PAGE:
In the early 90s, two queer people in the Mission District of San Francisco made games about queer experiences. One was a fantasy role-playing game populated by gay characters, the other a lesbian adventure game. These two developers would never meet. It’s only now, through archival projects like LGBTQ Game Archive, that queer scholars have begun to piece together this history.

In Caper On Castro Street, you play as “a lesbian detective and find a drag queen who’s gone missing in the Castro and uncover other mysteries,” according to LGBTQ Games Archive founder and professor Adrienne Shaw, who described the discovery and history of the game in a phone interview with Kotaku. Lesbian artist C.M. Ralph released the game in 1989. Three years later, developer Ryan Best put out Gayblade, which used code he had written for a different game. Shaw said that Best had signed a shitty contract for an RPG he had worked on and lost a lot of money, but since he still had all the code he had written, he repurposed it for an original fantasy RPG featuring an entirely gay cast.

Best got outed by bullies in high school in rural Illinois, and in an interview with Shaw, he describes how cathartic making Gayblade was for him. “In a very real way, Gayblade became my therapy. I put every type of person that had bullied me into the game as a monster you had to destroy,” he told Shaw. “And I was like, you know what? I don’t care anymore. When the game was finished and released, it was as if all of my baggage was gone.”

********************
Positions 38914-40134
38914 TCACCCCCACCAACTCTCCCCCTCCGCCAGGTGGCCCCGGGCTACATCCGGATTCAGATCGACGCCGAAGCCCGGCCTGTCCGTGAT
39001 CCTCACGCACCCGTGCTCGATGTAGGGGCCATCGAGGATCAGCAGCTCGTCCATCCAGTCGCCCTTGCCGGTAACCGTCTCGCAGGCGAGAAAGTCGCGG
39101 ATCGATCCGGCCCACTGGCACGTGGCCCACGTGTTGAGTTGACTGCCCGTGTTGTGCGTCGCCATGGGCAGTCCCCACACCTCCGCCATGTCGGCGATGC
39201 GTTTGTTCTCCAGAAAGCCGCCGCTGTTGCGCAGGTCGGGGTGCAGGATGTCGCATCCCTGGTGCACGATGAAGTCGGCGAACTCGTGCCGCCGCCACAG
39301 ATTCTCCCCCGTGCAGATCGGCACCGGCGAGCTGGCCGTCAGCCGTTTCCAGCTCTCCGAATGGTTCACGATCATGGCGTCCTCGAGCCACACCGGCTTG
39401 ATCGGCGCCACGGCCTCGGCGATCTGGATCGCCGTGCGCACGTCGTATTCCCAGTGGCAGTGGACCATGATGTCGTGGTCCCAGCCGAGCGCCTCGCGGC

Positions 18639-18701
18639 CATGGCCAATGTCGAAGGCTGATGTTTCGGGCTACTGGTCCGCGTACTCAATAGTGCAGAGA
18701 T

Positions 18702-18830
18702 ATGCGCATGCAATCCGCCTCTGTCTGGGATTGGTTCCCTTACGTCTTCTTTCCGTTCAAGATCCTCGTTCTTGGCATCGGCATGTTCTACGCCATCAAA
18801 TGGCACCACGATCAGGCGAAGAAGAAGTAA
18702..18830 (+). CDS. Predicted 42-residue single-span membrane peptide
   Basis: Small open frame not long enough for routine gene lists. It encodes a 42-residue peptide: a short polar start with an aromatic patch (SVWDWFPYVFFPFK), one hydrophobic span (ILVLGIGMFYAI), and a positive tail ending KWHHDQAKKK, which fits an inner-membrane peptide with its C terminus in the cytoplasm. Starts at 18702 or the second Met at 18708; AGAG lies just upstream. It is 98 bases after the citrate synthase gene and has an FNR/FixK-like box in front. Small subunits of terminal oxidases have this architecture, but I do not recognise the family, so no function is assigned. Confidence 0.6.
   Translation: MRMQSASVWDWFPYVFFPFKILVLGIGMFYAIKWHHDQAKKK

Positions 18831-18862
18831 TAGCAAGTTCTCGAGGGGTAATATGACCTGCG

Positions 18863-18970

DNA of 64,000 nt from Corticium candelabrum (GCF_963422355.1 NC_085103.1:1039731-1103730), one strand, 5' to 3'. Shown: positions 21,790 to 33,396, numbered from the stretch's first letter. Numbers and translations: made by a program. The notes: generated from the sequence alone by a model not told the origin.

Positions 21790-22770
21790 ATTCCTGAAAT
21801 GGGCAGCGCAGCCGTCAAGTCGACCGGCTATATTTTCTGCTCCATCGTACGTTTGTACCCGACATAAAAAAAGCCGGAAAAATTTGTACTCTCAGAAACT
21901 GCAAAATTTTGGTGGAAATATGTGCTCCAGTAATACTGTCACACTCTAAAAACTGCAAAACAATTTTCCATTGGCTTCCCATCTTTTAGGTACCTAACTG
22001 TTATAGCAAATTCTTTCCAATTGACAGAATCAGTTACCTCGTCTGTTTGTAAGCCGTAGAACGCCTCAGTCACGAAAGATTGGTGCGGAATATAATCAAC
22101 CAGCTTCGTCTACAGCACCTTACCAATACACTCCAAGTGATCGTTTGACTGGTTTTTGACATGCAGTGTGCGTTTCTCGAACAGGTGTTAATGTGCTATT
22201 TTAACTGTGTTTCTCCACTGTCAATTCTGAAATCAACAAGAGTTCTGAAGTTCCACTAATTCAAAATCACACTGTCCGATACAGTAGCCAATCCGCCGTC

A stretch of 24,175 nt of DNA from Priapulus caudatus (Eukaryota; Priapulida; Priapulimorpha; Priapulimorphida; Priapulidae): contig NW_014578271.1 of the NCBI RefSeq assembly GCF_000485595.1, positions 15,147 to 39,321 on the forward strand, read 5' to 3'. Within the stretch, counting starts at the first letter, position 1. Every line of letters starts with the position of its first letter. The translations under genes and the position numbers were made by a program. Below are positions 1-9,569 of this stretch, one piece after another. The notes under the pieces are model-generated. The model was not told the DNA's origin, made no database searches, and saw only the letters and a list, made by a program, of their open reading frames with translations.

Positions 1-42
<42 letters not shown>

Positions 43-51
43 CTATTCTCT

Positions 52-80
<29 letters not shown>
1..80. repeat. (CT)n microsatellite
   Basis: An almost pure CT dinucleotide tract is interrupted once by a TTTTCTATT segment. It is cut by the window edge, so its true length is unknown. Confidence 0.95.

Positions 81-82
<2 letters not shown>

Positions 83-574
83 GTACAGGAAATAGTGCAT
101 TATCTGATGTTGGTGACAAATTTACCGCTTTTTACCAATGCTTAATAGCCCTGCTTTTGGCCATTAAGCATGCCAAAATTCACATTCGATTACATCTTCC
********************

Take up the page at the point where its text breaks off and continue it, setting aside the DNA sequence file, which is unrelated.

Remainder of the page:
According to Best, Gayblade went on to sell thousands of copies. It even got press coverage at the time, touted as the first LGBTQ game; both Best and the reporters covering his game weren’t aware of C.M. Ralph’s work from a few years earlier.

Unike Best, Ralph wasn’t working as a video game developer; Caper on Castro Street was her first project. She was familiar with Hypercard, a programming tool made for Apple Macintosh computers, and thought she could use it to make an interesting interactive fiction experience. Ralph told Shaw that the game was initially released as “Charity Ware,” meaning that people who picked it up were asked to donate a small amount of money to an AIDS-related charity. Ralph, who had recently moved to San Francisco, wanted to give back to her community, and when she released her game in 1989, the AIDS epidemic was front of mind for queer communities all over America.

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“Sometimes creative projects are like that,” Ralph told Shaw in an interview on the LGBTQ Games Archive. “They converge around a multitude of different things, and then that’s how this happened. The AIDS epidemic, my impulsive need to create things, and HyperCard’s abilities, everything. It all culminated.”